Ja mata, ne.

  2. This is perfect timing, I emailed Dr. Zimbardo this morning to ask if he could share some more of the exercises that were mentioned in the Kara Swisher episode. I hope more of them are reveled here, I cannot wait to listen!

  3. Really great interview, Tim. It’s rare that someone keeps Phil so focused these days – you obviously did your homework and asked good questions.

    I’m on the board of the Heroic Imagination Project, so if anyone is intrigued by the heroism part, I’d like to direct them to some other sites: The Hero Round Table (the TED talks of heroism) – – where Phil has given many talks, Heroism Science – – where the best academic work is highlighted, and I can recommend the best books on the subject if people want.

  4. Tim,

    I love the interesting topics you cover! Thank you!

    I am re-reading the 4-Hour Body & wanted to download Phil’s weight loss Excel spreadsheet, but all the links do not get me there, or not to a blank copy. The link in the book is Please advise.

  5. Hi Tim,

    Just a friendly FYI that kick ass YA author Maggie Stiefvater will be coming through SF to teach a 1 day writing class on Treasure Island with another YA author on May 6. Might be a chance to fit in a local interview for your show? 🙂 I think she’s fairly accessible for media/interview requests. And I’d also be glad to connect you with her via our agent, Laura Rennert at Andrea Brown Lit Agency (in Menlo).

  6. Hey Tim!

    Went to your SXSWedu keynote today and loved it, especially the stuff about your ideal school/class.

    I just wanted to let you know how encouraging and refreshing it is to hear your perspective on learning. I just graduated from Princeton undergrad this past year and wrote my thesis on how Pton educates its students, so a lot of what you’re saying resonates with me.

    Anyway, just wanted to drop you a note saying that I admire your work and hope to one day have as interesting of a life as yours. Thanks for everything you do, Tim! Go tigers!



  7. Good news: you don’t have to use psychedelic to fix whatever past traumas. Bad news: Richard simmons is dead, on the news today. Not sure what your inspiration is ” dead teacher vs overdosed celebrities”, so those ‘ good’ or ‘bad’ can exchange the spots, lol. No, seriously, human race has enough of Whitney Houston and Micheal Jackson already, ok? lol

  8. Tim,

    When I read that this was your oldest interview yet, I thought it would be interesting to interview that French gentelman who at 105 broke the indoor cycling record a couple months ago. Would be interesting


  9. Hi Tim,

    Glad to see you got an old guy on your show. My old wrestling buddies and I are big fans of yours. We’ve been going to the NCAA Div. 1 Wrestling Championships since before you were you. This year should be a good one. Why don’t you come hang with a few crazy old grapplers? We have a great suite and a seat with your name on it. If you want to hear some old wrestling yarns, we got a million of ’em. FYI, Princeton is having its best year in a long time. I’m sure the coach would love to meet you (if you guys don’t know each other already).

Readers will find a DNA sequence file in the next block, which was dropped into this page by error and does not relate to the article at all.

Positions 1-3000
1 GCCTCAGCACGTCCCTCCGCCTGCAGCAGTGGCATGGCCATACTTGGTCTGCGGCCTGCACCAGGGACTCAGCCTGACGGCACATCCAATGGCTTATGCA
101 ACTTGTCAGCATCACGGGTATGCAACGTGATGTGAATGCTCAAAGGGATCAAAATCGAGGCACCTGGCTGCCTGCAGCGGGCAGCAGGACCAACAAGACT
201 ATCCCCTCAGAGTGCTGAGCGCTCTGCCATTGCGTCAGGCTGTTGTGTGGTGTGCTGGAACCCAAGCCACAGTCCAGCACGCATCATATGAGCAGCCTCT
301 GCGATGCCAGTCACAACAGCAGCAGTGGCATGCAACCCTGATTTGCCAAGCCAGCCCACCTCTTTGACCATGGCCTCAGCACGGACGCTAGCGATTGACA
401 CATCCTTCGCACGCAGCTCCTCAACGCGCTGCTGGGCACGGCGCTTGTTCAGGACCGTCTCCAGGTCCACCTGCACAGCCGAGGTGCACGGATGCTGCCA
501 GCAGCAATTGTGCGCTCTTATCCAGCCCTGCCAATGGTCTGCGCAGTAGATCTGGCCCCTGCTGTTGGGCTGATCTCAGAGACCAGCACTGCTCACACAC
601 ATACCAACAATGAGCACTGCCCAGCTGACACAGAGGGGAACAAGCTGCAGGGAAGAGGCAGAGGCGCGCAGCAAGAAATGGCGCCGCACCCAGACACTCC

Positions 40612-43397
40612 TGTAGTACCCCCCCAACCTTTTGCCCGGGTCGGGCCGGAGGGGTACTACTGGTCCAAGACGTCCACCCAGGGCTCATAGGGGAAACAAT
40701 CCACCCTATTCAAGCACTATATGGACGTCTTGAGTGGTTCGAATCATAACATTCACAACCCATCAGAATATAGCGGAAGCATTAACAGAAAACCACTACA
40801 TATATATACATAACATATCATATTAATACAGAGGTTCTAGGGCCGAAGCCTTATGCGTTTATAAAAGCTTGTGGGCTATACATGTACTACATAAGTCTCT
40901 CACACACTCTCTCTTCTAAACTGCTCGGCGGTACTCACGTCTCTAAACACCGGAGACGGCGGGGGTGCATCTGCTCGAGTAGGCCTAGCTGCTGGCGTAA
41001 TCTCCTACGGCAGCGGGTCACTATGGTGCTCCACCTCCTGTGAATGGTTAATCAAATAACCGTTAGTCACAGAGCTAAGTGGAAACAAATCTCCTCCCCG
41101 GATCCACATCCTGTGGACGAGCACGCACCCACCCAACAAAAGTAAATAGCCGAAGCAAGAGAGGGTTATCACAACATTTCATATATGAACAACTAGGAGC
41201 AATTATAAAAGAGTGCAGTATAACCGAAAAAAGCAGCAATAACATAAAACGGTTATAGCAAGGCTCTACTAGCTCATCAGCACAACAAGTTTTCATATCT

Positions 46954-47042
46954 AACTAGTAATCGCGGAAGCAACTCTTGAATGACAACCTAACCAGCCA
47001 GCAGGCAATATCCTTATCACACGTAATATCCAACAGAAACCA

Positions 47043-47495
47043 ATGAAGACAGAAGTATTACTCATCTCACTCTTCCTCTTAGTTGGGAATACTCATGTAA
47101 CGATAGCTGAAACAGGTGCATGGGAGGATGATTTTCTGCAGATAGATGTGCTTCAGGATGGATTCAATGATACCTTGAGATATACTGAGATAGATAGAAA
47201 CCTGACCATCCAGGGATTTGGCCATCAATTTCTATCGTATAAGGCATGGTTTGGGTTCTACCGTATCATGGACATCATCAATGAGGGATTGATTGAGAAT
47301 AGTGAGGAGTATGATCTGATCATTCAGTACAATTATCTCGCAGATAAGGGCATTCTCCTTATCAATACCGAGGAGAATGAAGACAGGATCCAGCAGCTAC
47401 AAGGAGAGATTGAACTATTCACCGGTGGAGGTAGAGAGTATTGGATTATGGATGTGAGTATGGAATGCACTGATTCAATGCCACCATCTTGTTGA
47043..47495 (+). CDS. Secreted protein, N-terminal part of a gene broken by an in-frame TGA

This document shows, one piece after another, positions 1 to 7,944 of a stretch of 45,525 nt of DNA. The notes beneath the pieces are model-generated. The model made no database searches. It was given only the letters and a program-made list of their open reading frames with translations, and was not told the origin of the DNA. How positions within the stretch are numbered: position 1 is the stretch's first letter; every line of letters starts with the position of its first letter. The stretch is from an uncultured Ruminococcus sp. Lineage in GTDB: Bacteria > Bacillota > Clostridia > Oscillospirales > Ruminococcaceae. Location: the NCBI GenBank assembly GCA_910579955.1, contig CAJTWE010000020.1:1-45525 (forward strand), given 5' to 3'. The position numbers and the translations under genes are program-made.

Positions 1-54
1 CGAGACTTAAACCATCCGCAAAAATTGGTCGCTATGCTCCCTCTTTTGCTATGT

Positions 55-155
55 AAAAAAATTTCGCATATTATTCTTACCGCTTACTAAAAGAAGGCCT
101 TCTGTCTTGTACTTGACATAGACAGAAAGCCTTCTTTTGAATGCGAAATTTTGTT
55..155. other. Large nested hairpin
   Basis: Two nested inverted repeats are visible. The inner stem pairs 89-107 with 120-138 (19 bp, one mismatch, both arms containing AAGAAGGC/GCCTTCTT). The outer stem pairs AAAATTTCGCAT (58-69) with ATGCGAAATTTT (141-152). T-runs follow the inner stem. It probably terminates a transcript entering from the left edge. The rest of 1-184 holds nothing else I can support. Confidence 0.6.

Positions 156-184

What do you say?


  10. I have recently subscribed to the 5 Bullet Friday, last week or and I know you say its every 1-2 weeks.

    Just wanted to know when was the last one sent so I know to expect one or recheck my spam filter.

      1. So I checked and its not there may be Tim has not sent one.Do you remember when you got the last one.

  11. Really interesting episode. The part of mindful disobedience reminded me of something similar. You observed that we are trained to know when to do this and asked how can we train to know when to do that. Then I remembered in one area it is taught but not for humans.

    My sister is a volunteer guide dog puppy raiser. For the first 18 months of the dog’s life they are raised by volunteers before going to guide dog training school. Once in guide school, one of the most important skills the dog must develop they call intelligent disobedience. It’s so important for the dog to develop; if they can’t do it, they will fail the dog, and it will be “retasked” as another kind of service dog. (ie, rescue, therapy…) Intelligent disobedience is the dogs ability to know when not to execute a command it’s given when that command would bring harm to the person.

    So imagine the dog is given the command to go forward and the dog has a clear path but there is a low hanging ceiling or branch that the person would run into. The dog must stop and not execute the command, though it can move forward it must be aware of person’s space and safety.

    Maybe there is something we can learn from in this example?

  12. Great episode – so glad you were able to get him!

    Really appreciate your efforts to “pull back the lens” a bit and interview people from a different era – people like Dr. Zimbardo are the Titans from a previous generation and I think you’re really hitting on something here. Running these people through the Ferriss interview machine is a great way to let your followers get a snapshot of their life’s contributions, in a format they can perhaps appreciate and digest more easily than more traditional methods.

    Please please please keep this up. If anything, maybe index MORE towards these kind of interviewees – before the opportunity to talk to them is gone forever.

  13. For me this is easily the best podcast to date and I have listened to almost all of them from the beginning. Fascinating insights. I would love to study the interview in more detail. Anyone know where I can get a transcript.